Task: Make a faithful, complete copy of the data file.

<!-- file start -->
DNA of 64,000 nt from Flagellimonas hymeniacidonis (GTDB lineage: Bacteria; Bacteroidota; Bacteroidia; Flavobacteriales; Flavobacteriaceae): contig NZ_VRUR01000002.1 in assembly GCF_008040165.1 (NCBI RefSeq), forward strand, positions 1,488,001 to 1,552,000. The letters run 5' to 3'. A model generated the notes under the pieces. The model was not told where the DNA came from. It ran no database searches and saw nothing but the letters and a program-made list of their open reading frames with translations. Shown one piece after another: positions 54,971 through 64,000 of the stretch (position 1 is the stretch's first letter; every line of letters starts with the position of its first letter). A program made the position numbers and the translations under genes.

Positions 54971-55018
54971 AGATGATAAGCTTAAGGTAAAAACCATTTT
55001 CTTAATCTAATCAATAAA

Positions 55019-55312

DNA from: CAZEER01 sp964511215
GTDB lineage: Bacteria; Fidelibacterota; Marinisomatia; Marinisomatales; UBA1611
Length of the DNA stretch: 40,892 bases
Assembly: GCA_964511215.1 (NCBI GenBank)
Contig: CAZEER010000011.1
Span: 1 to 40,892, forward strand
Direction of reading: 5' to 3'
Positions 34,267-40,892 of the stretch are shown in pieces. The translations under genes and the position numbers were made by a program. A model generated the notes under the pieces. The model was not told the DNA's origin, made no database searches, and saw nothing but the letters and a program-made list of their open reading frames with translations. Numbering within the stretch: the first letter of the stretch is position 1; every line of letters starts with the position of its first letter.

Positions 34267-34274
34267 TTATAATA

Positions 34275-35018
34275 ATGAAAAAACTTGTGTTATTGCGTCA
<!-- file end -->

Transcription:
DNA of 64,000 nt from Flagellimonas hymeniacidonis (GTDB lineage: Bacteria; Bacteroidota; Bacteroidia; Flavobacteriales; Flavobacteriaceae): contig NZ_VRUR01000002.1 in assembly GCF_008040165.1 (NCBI RefSeq), forward strand, positions 1,488,001 to 1,552,000. The letters run 5' to 3'. A model generated the notes under the pieces. The model was not told where the DNA came from. It ran no database searches and saw nothing but the letters and a program-made list of their open reading frames with translations. Shown one piece after another: positions 54,971 through 64,000 of the stretch (position 1 is the stretch's first letter; every line of letters starts with the position of its first letter). A program made the position numbers and the translations under genes.

Positions 54971-55018
54971 AGATGATAAGCTTAAGGTAAAAACCATTTT
55001 CTTAATCTAATCAATAAA

Positions 55019-55312

DNA from: CAZEER01 sp964511215
GTDB lineage: Bacteria; Fidelibacterota; Marinisomatia; Marinisomatales; UBA1611
Length of the DNA stretch: 40,892 bases
Assembly: GCA_964511215.1 (NCBI GenBank)
Contig: CAZEER010000011.1
Span: 1 to 40,892, forward strand
Direction of reading: 5' to 3'
Positions 34,267-40,892 of the stretch are shown in pieces. The translations under genes and the position numbers were made by a program. A model generated the notes under the pieces. The model was not told the DNA's origin, made no database searches, and saw nothing but the letters and a program-made list of their open reading frames with translations. Numbering within the stretch: the first letter of the stretch is position 1; every line of letters starts with the position of its first letter.

Positions 34267-34274
34267 TTATAATA

Positions 34275-35018
34275 ATGAAAAAACTTGTGTTATTGCGTCA